"Cask Away" by John Trey is the story of a cabin boy who is accused of contaminating the captain's reserve cask of cognac.  He is lashed to the cask and thrown overboard in the Sargasso Sea.  The tone of the story wobbles between slightly humorous and dead serious, without ever being solidly either.  The narrative is interesting, however, there are a few issues that required clarification.  Armand, the cabin boy, is buffeted by waves even though the Sargasso is an unusually calm stretch of water.  He is also able to eat plankton which I assumed would be difficult to gather by a person lashed to a barrel.  These made it difficult to suspend my disbelief and lessened my enjoyment of the piece. 

"Canopy Crawlers" by Daniel Braum showed promise early on.  The canopy crawlers of the title are a military unit in South America who protect the rainforest from trees that "go bad."  They are named after mythical creatures, also said to protect the forest.  The writing is mostly smooth, with plenty of action and description.  I would have liked to have seen more explanation for the trees going bad.  It seems to be by magical means, and an enemy is mentioned, but there are few details.  I also wondered why the characters, with evidence of the existence of something magical or supernatural, are so skeptical of the mythical canopy crawlers.  The story's end is abrupt and I would have liked more closure.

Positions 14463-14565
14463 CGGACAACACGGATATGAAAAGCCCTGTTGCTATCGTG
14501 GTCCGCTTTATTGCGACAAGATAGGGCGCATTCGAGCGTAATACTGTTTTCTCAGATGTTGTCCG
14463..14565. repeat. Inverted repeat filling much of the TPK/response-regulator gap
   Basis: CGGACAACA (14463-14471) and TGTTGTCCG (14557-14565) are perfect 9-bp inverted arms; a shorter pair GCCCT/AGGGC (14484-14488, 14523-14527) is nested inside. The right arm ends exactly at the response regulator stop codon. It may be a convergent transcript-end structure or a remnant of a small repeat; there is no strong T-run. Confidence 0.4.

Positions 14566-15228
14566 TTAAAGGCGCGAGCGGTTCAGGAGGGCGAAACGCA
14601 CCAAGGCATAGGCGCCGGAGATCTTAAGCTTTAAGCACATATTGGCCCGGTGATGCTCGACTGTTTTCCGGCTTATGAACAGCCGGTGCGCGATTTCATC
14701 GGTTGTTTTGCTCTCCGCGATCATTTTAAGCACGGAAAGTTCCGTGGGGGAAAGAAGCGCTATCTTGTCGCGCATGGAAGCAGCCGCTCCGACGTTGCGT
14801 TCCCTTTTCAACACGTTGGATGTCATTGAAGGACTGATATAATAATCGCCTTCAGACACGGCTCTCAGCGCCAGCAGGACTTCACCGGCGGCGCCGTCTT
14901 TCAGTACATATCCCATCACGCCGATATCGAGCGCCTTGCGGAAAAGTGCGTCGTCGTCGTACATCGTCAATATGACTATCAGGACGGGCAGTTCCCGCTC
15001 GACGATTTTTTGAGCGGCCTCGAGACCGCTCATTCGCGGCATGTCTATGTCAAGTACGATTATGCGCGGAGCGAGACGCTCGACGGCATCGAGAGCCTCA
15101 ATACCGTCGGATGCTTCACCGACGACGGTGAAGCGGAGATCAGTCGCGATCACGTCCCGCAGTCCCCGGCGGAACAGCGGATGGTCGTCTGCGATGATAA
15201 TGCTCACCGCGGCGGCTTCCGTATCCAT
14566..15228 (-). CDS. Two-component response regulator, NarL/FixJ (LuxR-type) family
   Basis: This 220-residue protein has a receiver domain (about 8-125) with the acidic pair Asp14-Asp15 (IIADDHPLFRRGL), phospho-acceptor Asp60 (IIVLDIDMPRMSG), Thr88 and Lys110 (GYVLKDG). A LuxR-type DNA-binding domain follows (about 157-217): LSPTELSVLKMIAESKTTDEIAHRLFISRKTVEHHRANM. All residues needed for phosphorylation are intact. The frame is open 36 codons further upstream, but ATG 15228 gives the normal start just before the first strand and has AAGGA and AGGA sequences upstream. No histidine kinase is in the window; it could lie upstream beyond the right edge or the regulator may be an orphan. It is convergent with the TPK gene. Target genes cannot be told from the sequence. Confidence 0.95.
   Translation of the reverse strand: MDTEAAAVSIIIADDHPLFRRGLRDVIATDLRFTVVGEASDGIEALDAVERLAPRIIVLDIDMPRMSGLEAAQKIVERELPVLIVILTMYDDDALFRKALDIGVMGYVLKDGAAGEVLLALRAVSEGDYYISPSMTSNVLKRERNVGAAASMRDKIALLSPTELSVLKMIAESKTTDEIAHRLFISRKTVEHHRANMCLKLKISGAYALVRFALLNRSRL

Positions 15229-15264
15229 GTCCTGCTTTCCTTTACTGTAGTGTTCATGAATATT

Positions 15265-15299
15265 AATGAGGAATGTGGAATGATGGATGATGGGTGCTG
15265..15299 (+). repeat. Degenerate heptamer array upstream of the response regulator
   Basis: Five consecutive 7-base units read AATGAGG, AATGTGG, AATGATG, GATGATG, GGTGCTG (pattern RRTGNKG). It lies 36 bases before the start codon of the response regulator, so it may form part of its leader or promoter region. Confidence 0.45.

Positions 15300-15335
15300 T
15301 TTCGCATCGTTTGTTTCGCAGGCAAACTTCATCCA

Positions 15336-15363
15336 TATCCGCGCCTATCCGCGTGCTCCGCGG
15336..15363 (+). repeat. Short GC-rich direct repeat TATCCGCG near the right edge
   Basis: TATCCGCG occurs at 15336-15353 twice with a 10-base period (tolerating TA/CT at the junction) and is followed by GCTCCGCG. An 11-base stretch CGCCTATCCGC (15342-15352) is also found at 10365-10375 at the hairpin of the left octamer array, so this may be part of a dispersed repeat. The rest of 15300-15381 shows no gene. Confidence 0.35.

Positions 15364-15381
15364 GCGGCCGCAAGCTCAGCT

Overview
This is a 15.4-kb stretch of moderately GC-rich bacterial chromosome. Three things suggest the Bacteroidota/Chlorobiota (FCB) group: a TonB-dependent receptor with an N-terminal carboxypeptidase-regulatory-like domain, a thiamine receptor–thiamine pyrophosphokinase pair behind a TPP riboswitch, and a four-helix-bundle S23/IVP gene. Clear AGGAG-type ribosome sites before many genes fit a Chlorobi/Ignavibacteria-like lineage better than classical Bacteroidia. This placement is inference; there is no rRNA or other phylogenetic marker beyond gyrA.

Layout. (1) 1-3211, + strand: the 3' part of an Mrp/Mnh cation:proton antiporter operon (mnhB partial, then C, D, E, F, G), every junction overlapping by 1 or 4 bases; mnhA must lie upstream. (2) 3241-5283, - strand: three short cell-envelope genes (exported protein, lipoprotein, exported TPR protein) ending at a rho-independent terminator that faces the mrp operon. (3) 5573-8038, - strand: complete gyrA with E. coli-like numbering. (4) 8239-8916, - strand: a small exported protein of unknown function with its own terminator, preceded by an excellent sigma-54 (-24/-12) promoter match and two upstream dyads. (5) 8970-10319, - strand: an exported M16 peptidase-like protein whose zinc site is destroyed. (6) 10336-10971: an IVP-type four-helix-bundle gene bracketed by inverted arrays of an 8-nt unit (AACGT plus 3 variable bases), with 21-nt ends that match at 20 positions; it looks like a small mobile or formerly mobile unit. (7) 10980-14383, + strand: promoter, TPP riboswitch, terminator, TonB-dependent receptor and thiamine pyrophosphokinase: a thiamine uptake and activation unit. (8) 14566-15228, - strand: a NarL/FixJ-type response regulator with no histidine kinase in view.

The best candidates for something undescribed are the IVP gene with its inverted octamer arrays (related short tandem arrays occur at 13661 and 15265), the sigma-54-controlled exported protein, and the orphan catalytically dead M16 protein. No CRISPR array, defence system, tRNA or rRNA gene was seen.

Nigel Read was going for light comedy with "The Dwarf, the Elf, and the Aardvark."  It uses many of the tropes of the fantasy genre (a blond elf and an axe-wielding dwarf) along with a few from stories about writers, and a Dungeons and Dragons quest.  It doesn't quite achieve the level of comedy that would justify the use of so many stereotypes.  The end falls into indulgent wish fulfillment, which left me dissatisfied. 

The editors of FUHU were obviously saving the best for last.  "Spirits of Sea and Sky" by Jennifer Rachel Baumer starts slowly, but the payoff is definitely worth it.  Brenna Taylor is a breast cancer survivor who discovers a lump in her remaining breast.  Surprisingly, the story does not focus on the treatment of Brenna's cancer, but her reconstructive surgery.  Implants are pressed on her by her doctor, and to some extent, societal expectations of women.  When she comes out of surgery, Brenna discovers her surgeon has decided to pop in larger implants than they discussed.  When she questions the change, the doctor encourages her to get used to them.  This effectively evokes strong anger, putting me squarely on Brenna's side.  She struggles with confusion and embarrassment at the unwanted attention she receives.  The implants don't work out and Brenna goes through a transformation that allows her to escape the control of society and her doctors.  The speculative element in this piece is held until the very end, but it works to good effect.  Baumer has created a sympathetic heroine with a compelling story.